I get one egg per day from my divas most of the time. Over winter the white ones don't lay as well but the brown ones which are specially bread for laying, will lay all year around.
Recently one of the white chooks (Brittany) went broody which means she wanted to hatch some chicks. She was sitting on all the other chooks eggs and wouldn't get off them. I don't have a rooster so I introduced seven eggs from my mum who has a rooster and exactly 21 days later, I ended up with seven new chickens!
They grew so quickly and now they are almost full grown chooks!
I've kept two so now I have six "divas" although I must admit I haven't named the new ones. They're a breed called New Hampshire Reds so they will have red feathers but I'm struggling to think of any human divas who are red heads to name them after. Any suggestions are welcome.
The remaining chickens have gone to my mum's house. The roosters will get their heads chopped off and eaten (not my cup a tea but my mother lives a lot more self sustainably than I do. My roast chickens come from the supermarket deli!) The hens will live on and provide lots more eggs and chickens in the future.
18 months ago I didn't know the first thing about keeping chooks and even now I wouldn't say I'm an expert but I'd also say, its not rocket science! I googled a few things to start with and if I have a problem with one of them, I've asked the local pet food shop staff and that's helped a lot. I'm a total advocate for keeping your own hens because you know where the eggs are coming from and it's a lot more humane than the supermarket egg producers. Those poor chooks are kept in the most appalling conditions and that's not only the caged egg producers.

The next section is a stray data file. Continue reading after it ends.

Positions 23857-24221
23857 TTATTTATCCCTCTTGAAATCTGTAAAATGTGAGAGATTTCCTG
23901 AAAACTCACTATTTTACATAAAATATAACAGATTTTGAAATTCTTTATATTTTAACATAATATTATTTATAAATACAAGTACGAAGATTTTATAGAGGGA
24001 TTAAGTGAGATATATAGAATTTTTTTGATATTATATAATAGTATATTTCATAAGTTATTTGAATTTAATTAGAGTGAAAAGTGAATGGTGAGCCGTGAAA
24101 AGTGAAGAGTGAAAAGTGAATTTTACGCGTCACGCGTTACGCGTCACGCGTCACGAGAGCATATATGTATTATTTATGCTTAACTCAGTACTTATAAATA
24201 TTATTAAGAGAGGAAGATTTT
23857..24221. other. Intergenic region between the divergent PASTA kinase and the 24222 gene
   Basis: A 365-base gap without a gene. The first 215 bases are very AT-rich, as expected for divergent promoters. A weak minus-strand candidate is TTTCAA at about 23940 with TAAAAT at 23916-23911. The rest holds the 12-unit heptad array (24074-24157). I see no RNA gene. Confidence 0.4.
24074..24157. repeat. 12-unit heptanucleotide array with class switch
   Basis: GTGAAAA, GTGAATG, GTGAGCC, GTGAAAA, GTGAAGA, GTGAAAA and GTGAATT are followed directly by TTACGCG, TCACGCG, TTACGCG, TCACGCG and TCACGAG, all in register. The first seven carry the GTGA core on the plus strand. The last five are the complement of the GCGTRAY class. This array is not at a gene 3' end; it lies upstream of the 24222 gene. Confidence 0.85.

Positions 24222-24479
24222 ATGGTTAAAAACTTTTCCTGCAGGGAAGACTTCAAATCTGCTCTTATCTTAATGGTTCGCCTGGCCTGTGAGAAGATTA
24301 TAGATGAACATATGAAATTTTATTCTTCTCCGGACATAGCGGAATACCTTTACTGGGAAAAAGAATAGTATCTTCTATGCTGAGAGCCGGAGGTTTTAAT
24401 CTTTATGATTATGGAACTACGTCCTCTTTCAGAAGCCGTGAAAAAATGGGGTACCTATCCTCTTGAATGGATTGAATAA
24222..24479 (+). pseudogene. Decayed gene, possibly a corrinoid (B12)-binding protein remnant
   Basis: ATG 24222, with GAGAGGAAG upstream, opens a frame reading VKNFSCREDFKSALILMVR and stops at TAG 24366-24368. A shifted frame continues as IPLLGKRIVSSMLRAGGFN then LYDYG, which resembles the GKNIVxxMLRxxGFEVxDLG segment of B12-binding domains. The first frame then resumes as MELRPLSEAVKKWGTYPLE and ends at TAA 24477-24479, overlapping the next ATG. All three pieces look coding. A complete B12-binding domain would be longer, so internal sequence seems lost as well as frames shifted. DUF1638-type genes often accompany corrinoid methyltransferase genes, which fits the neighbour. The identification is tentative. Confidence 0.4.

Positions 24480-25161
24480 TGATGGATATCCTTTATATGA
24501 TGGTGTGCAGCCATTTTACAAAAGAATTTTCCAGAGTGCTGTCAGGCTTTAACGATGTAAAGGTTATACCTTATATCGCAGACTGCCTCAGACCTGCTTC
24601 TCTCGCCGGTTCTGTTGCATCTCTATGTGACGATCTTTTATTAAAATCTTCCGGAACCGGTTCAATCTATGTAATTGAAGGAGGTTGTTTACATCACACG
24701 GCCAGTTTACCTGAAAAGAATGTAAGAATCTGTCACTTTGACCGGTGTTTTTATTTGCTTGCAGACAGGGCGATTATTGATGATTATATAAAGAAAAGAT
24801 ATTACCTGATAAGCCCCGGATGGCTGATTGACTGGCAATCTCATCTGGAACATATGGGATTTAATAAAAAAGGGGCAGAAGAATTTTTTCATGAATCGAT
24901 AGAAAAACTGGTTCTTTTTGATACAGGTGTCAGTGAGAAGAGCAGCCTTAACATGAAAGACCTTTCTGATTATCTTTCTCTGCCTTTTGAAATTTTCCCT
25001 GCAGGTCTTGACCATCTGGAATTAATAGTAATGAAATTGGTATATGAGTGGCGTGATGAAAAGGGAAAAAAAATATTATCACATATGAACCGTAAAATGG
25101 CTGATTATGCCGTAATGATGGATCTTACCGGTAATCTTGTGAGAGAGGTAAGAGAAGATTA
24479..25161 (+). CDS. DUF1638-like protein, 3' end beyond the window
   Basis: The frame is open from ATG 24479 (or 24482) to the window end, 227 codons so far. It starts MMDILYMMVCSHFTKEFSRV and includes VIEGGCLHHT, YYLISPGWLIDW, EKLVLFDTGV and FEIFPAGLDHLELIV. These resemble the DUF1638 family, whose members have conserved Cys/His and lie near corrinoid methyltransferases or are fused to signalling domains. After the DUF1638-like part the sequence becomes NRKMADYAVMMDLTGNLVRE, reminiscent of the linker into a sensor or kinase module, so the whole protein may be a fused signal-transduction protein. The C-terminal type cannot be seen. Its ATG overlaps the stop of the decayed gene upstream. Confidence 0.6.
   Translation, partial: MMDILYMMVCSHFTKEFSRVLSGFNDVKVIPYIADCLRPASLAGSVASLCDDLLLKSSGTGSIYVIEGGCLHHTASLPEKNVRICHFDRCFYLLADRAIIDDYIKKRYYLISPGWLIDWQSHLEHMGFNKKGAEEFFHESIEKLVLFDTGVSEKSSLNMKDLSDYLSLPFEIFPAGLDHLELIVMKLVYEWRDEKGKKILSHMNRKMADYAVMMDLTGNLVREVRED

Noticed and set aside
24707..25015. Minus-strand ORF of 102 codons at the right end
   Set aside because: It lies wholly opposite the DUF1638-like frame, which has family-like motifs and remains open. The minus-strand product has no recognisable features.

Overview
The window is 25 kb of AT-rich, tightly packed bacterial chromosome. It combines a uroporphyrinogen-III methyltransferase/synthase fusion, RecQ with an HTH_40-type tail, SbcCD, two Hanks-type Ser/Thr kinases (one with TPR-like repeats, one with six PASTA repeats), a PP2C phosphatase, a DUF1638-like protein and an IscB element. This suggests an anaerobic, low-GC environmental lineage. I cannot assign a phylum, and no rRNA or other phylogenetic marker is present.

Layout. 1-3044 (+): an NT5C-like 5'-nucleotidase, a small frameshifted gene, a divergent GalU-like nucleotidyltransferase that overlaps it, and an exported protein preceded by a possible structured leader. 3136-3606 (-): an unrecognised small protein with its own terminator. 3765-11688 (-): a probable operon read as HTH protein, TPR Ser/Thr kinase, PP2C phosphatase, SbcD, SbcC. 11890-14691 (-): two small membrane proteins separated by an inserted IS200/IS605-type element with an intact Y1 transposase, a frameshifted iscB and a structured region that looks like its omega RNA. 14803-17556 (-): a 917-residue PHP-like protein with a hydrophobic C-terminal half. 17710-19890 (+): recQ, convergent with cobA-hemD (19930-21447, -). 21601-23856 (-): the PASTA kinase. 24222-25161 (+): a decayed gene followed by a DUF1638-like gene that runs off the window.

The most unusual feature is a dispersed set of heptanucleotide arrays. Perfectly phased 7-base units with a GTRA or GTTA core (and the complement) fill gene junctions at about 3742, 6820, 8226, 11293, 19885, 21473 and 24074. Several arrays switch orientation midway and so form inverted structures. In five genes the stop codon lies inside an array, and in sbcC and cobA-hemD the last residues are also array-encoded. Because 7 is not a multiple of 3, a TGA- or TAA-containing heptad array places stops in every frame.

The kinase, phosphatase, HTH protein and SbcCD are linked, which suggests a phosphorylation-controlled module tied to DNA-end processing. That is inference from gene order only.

I purchased my two brown chooks from a local chook farm that is supposed to be a "free range" farm and I can tell you there wasn't much free range going on. The chooks were all in cramped little huts and let out into a bigger yard one every few days. It was a total dust pit and disgusting. My chooks had feathers missing and were quite timid. That I'm happy to say has completely changed. They are fat and really tame now and quite the little entertainers! You can usually "save" a chook from these type of farms as they only keep their chooks for 18 months whilst they are peak layers. After this they may not lay as regularly (but I haven't noticed a difference, they're my best layers) and cost only about $5-$6 per chook.
Anyhoo, there is so much literature on keeping chickens, this blog isn't intended on being one of them other than to encourage you to think about keeping some chooks yourself. It is financially rewarding but more than that, they become part of your family, such wonderful little characters and great for kids learning the responsibility of keeping pets. And lastly, no they don't smell. If you rake up their mess every now and then it's all you need to do to keep the smell at bay. I've changed cat litter boxes that smell worse than my chicken pen!